Biggest Headline of '09: Old Songs Rule Music Charts

Biggest Headline of '09: Old Songs Rule Music Charts

I already told you that everything old was new again in 2009 when it came to movie remakes — now I'm applying it to the music of the year too.

First, TV's impact brought back an '80s anthem; when Glee premiered its pilot episode only back in June, the club performed Journey's power ballad "Don't Stop Believin'." Their version debuted at number four on Billboard's Hot 100, and was certified gold in November after selling 500,000 downloads. (The original remains an iTunes staple, and interestingly, received a similar boost when The Sopranos used the song in its 2007 series finale.)

To read about other artists who underwent a 2009 renaissance, just read more.

TV wasn't the only medium boosting the music charts; this September, when new video game The Beatles Rock Band was released at the same time as the band's catalog in digital form (though not on iTunes), and remastered versions of their albums. These releases boosted EMI, which, this month, reported selling 10 million copies of the band's remastered albums since September.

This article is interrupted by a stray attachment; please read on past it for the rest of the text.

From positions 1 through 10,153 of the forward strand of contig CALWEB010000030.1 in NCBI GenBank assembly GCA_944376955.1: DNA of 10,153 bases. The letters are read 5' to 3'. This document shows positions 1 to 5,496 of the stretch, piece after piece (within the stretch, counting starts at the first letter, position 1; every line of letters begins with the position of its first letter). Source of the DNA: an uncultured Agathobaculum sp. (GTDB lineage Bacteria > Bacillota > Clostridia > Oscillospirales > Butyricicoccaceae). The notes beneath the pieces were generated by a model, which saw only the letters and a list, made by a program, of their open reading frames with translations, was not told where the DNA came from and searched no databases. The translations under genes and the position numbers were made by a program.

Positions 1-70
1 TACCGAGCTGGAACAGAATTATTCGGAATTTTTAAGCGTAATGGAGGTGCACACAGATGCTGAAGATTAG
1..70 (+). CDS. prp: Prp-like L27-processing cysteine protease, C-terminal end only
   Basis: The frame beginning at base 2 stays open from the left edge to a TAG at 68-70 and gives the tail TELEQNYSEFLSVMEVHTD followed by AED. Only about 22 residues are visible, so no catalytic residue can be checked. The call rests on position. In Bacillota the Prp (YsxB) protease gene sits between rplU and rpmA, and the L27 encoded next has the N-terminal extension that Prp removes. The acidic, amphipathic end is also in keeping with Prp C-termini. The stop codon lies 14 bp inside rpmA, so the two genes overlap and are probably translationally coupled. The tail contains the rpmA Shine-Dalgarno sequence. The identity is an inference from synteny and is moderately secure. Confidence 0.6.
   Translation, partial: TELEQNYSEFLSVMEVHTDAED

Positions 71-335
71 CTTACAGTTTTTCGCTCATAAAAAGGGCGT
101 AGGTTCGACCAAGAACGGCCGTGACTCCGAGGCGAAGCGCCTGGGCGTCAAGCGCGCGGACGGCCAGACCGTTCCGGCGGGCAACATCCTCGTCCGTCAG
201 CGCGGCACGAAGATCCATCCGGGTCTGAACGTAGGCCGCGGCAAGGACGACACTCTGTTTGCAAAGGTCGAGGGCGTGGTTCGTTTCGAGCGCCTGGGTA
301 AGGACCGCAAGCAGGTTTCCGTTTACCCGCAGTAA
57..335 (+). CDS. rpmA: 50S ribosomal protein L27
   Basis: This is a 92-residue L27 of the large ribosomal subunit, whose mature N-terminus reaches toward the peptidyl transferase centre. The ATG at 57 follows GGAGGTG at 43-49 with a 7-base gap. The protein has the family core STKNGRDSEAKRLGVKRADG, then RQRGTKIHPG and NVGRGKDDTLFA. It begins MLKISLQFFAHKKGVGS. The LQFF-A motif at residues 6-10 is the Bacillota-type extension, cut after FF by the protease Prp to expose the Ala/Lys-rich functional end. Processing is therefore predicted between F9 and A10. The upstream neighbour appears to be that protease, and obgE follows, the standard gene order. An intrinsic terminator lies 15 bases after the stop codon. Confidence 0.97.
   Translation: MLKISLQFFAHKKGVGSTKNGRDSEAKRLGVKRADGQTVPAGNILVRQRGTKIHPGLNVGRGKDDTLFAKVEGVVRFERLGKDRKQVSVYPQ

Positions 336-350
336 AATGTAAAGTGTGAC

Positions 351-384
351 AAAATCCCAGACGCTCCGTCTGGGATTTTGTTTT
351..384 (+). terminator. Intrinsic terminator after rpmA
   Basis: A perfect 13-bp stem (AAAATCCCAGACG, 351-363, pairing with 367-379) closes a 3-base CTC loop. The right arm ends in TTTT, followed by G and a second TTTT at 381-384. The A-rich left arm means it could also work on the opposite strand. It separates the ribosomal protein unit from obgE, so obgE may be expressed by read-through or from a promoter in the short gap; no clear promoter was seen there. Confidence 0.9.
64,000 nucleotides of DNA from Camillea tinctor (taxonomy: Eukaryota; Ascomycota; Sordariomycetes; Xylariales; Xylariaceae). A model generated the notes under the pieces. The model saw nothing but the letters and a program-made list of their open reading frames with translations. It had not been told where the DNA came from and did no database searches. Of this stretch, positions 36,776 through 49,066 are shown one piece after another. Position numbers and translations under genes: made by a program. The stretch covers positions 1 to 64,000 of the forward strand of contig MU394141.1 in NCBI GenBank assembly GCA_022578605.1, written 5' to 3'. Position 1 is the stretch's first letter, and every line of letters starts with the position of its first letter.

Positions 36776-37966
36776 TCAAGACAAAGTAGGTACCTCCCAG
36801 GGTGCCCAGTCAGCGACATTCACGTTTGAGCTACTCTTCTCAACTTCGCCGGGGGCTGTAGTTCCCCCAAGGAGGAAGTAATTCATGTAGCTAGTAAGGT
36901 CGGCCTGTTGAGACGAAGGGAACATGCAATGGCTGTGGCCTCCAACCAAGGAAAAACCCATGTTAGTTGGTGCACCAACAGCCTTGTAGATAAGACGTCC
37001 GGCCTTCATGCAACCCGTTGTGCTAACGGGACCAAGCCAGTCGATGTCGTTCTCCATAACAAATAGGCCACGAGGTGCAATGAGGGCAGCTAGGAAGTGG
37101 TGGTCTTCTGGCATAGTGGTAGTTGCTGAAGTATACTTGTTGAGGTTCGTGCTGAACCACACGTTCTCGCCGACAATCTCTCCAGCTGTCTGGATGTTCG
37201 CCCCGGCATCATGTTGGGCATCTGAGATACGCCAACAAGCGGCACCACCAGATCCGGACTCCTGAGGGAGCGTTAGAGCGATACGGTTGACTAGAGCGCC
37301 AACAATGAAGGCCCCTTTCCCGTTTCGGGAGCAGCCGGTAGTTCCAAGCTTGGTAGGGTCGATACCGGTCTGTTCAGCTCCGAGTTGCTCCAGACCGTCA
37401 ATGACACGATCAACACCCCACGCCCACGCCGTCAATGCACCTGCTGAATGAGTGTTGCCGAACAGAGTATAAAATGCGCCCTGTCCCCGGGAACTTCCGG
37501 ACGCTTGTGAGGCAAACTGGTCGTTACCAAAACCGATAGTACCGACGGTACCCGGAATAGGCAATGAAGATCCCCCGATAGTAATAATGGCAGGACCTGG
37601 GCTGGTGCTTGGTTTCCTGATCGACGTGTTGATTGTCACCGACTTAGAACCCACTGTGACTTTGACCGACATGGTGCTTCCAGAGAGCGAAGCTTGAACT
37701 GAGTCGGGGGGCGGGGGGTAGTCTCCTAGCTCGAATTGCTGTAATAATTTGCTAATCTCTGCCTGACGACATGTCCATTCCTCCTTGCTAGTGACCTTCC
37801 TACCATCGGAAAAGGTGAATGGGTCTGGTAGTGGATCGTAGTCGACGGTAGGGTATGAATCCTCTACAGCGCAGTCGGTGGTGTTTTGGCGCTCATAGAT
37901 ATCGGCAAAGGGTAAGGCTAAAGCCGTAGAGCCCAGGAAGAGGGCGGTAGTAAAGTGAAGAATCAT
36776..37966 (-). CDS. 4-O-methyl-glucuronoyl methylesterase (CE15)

And finally, another iconic artist saw his music rise while he fell — the death of Michael Jackson spurred a new appreciation for the King of Pop's hits. His albums "Number Ones," "The Essential Michael Jackson," and "Thriller" sold over 100,000 copies this Summer alone, while his individual tracks topped international iTunes charts.

Don't forget to check out all of my Best of 2009 coverage!

Latest